Current projects in the laboratory focus on the pathogenesis of S. aureus and S. epidermidis infections and the spread of S. aureus in high-risk community-based populations.
Studies on the transmission of S. aureus among high-risk populations: A household-based study is currently underway to investigate how community-associated methicillin-resistant S. aureus (CA-MRSA) is spread in the predominantly Dominican population that surrounds Columbia University Medical Center. Genetic characterization of these isolates will examine whether adaptive changes facilitate spread. The goal of these studies is to gain a better understanding of the factors, both genetic and epidemiologic, that contribute to the dissemination of S. aureus in the community. A second investigation examines the spread of a unique methicillin-susceptible S. aureus, strain ST398, in Northern Manhattan. Despite its methicillin susceptibility, this strain is responsible for an increasing number of clinical infections in the medical center.
A second transmission study is designed to examine how CA-MRSA are introduced and spread in the NYS prison system. The study, performed at Sing Sing and Bedford Hills maximum-security prisons, examines inmates at entry, during their stay and at release from the two prisons. Molecular epidemiologic techniques are used to characterize the predominant isolates in the two facilities. Additional studies are designed to assess the effect of inter-prison transfer on the spread of MRSA in the New York State prison system.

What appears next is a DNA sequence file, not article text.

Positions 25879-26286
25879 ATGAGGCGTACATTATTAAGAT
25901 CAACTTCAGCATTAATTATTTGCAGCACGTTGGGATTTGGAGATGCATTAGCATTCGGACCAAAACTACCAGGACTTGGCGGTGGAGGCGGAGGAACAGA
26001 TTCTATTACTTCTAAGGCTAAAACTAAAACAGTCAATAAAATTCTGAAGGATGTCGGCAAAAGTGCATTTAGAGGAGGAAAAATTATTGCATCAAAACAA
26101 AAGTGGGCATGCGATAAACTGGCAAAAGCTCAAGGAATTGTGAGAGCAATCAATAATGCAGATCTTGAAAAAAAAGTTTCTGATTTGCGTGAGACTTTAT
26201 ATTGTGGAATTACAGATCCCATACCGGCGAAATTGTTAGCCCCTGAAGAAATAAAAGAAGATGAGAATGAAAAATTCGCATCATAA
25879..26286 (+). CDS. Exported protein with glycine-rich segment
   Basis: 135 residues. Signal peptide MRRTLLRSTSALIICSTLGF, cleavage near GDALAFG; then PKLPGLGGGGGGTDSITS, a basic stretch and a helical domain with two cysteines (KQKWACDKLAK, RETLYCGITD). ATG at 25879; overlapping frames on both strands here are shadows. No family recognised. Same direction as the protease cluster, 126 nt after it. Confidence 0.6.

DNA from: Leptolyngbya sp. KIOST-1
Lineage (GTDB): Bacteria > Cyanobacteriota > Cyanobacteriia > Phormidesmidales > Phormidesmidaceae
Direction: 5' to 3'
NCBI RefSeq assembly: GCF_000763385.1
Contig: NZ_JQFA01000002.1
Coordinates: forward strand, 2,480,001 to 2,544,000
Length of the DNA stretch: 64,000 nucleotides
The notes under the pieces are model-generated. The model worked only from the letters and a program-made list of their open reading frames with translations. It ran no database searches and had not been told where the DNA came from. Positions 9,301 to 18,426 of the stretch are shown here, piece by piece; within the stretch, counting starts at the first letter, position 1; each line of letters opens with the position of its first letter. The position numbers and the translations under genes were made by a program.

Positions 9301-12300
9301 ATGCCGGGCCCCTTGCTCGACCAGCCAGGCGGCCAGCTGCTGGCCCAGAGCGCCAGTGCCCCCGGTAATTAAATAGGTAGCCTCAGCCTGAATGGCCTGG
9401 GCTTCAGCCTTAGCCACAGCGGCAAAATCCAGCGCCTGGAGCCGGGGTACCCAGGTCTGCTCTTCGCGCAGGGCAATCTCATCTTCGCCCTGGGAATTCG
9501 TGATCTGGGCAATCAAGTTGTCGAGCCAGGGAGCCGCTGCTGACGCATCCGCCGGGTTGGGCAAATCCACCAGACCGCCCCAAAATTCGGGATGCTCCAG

Studies on the pathogenesis of Staphylococcus aureus and epidermidis infections: Recent studies have investigated the pathogenesis of post-influenza S. aureus pneumonia using a murine model. A series of in vitro and in vivo studies have investigated the pathogenesis of ventricular assist device (VAD) infections caused by S. epidermidis. These studies have examined the role of a surface protein, SdrF, in the initiation of these prosthetic device infections.
Studies on the epidemiology of ventricular assist device infections: A multicenter prospective study examined the risk factors associated with the development of VAD-related infections. Molecular characterization of the isolates associated with these infections is underway. This study also identified clones of S. epidermidis that were found at geographically dispersed medical centers across the United States.